Ingratiating, mildly spooky thriller debut about feckless yuppies whose mythic escapades with creepy Tlingit bogeymen lead to romance and redemption. Two years after her four-year-old son drowns beneath the dark waters off the Alaskan coastal town of Wrangell, Jenna Rosen is still tortured by feelings of guilt and loss. Fleeing her boorishly insensitive husband, Robert, a thriving Seattle real- estate broker, she drives his prized BMW aimlessly throughout the night. Eventually, she ditches the car and, after a few carefree swipes of her credit card, acquires a new wardrobe from Banana Republic and a ticket on an Alaskan ferry that takes her back to Wrangell and the boarded-up house where her part-Tlingit grandmother died. Meanwhile, in another part of Wrangell, professional Tlingit shaman Dr. David Livingstone (who quietly endures numerous "I presume" greetings) encounters many "stolen souls" haunting a new tourist hunting lodge. Hired at the behest of Japanese investors by the resort's disbelieving project manager, Livingstone finds the area filled with kushtaka—mythological, otterlike shape-changers that snatch the souls of people who've died without being cremated, or who've merely become lost in a dank, woodsy never-never land where these souls are rapidly transformed into even more kushtaka. Back in Seattle, Robert is suddenly terrified to be without his wife and hires Joey, a repugnant private detective, to find her. Joey does find Jenna—in the arms of twentysomething Alaskan slacker/fisherman, a new romantic interest that'll give her the courage to join up with Oscar, the friendly spirit dog, and the (literally) presumptuous Dr. Livingstone, to snatch back her deadson's soul. A supernatural thriller with an alternately satiric and solemn take on New Age spirituality. At best, more pleasing than profound.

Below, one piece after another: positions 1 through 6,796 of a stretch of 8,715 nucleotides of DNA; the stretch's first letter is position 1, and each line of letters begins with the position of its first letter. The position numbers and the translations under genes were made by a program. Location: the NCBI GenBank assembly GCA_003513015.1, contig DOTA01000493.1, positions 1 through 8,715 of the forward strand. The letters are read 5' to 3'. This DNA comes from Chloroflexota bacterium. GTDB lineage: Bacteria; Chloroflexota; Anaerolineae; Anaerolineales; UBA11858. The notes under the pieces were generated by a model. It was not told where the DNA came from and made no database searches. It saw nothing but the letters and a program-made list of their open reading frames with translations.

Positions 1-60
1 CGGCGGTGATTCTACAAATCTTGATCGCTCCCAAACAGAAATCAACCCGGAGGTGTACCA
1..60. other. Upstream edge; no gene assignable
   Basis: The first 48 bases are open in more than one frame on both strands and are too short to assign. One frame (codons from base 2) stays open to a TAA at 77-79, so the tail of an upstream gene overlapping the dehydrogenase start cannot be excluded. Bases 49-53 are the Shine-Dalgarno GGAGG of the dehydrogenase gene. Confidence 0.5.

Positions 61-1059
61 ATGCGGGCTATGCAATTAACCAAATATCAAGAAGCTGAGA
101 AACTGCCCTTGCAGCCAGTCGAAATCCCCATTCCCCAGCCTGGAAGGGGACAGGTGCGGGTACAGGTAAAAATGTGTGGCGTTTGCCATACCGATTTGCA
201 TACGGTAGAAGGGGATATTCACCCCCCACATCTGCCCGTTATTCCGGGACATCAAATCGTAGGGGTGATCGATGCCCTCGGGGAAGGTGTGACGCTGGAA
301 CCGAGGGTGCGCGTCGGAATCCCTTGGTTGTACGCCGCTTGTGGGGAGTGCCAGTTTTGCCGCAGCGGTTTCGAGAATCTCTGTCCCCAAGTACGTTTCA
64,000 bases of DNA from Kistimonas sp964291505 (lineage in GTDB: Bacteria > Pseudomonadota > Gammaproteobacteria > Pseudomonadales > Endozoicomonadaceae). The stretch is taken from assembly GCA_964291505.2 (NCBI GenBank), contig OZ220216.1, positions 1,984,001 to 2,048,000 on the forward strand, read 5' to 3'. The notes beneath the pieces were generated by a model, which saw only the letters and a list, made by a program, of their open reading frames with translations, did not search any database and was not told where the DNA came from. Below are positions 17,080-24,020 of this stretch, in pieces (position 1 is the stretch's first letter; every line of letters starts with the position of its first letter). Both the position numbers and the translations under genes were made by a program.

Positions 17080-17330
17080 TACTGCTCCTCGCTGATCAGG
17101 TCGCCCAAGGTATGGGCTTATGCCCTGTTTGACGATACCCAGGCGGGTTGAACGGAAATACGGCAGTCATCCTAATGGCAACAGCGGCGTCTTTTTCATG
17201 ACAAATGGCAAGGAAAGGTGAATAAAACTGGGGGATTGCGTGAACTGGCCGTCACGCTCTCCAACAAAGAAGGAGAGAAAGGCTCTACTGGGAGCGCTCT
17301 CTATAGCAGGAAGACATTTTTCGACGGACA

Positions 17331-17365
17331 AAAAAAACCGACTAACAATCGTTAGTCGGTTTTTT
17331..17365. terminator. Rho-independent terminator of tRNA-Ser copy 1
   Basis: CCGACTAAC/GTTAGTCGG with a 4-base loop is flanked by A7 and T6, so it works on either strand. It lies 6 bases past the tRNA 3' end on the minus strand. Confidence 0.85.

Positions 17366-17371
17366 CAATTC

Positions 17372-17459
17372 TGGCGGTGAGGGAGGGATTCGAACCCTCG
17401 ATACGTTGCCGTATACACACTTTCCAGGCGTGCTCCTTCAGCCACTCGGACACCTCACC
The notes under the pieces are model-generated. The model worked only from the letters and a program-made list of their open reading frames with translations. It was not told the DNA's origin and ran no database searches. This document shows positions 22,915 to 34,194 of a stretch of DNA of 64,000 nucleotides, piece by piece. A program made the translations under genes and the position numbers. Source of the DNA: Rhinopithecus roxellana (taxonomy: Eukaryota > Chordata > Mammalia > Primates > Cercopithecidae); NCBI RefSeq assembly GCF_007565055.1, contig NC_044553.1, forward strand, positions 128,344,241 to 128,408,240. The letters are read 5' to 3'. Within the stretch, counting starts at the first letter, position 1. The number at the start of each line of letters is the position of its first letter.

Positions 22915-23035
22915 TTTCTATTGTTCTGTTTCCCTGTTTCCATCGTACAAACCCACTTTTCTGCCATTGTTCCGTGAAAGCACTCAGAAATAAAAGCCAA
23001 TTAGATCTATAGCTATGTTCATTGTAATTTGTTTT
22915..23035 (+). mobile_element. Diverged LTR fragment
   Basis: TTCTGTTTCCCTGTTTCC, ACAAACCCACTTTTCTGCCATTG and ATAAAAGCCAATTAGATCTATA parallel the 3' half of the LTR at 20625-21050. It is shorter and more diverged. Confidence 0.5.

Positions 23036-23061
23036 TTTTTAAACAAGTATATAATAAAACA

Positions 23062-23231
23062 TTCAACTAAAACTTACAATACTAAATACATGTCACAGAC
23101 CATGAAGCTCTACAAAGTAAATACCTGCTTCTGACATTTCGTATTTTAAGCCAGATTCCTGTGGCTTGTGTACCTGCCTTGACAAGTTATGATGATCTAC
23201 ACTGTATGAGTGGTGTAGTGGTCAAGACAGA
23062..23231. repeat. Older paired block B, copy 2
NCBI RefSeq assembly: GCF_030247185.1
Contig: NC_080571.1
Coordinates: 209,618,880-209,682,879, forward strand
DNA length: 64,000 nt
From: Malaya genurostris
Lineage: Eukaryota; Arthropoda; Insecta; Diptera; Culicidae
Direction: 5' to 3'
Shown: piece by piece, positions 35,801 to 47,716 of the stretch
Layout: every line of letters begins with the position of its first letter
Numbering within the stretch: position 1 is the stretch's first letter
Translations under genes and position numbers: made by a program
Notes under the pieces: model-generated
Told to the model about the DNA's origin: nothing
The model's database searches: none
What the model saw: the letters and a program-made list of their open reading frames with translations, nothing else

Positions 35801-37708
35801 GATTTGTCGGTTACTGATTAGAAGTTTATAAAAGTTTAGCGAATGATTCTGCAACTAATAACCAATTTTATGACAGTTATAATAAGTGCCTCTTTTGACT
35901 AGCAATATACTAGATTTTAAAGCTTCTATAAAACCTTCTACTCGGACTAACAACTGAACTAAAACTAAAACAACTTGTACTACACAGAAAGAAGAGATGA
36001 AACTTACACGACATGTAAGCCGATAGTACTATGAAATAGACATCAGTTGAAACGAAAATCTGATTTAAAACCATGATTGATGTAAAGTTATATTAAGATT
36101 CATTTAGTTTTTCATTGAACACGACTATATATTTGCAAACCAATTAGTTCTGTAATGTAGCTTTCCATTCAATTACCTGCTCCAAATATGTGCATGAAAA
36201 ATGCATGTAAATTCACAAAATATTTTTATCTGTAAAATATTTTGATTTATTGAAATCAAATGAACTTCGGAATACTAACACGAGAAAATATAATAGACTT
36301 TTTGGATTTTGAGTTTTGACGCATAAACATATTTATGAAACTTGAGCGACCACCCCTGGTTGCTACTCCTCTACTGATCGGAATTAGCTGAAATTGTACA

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HarperCollins Publishers
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5.20(w) x 7.90(h) x 0.90(d)

Read an Excerpt

From Chapter One

John Ferguson stood on the dock next to the seaplane and watched as the small figure in the Boston Whaler approached. The blue boat got closer and the sound of its big outboard engine tore into the peaceful Alaskan morning, forcing a c

Fergie had to laugh to himself. He was paying some Indian specialist five grand to come and check the place out. At a community board meeting in the neighboring town of Klawock, people suggested that he call Dr. David Livingstone, because he's the best around. Fergie jokingly said, "I didn't know witch doctors got to use the title 'doctor,'" and he found that he had offended almost everyone in the room. Turns out the guy is a shaman and a Ph.D. Go figure.

The boat was within twenty yards now, and Fergie was surprised to see that Dr. Livingstone was a young, good-looking man, not the old, shriveled-up Indian in a canoe he had expected. He waved at the boat and received an acknowledging wave in return. The boat pulled up and the young man hopped out.

"Ferguson?" the young man asked, tying the boat to the dock.

"Dr. Livingstone, I presume."

Fergie had been working on that line for about a week. He had been dying to say it, but he was desperately afraid it would offend. It didn't seem to. Dr. Livingstone smiled.


David reached into the boat and pulled out several old burlap bundles. He arranged them in a row on the dock. Fergie didn't know if he should offer to help or if the bundles were Indian magic and he would taint them by touching them. He uncomfortably shifted from foot to foot, watching.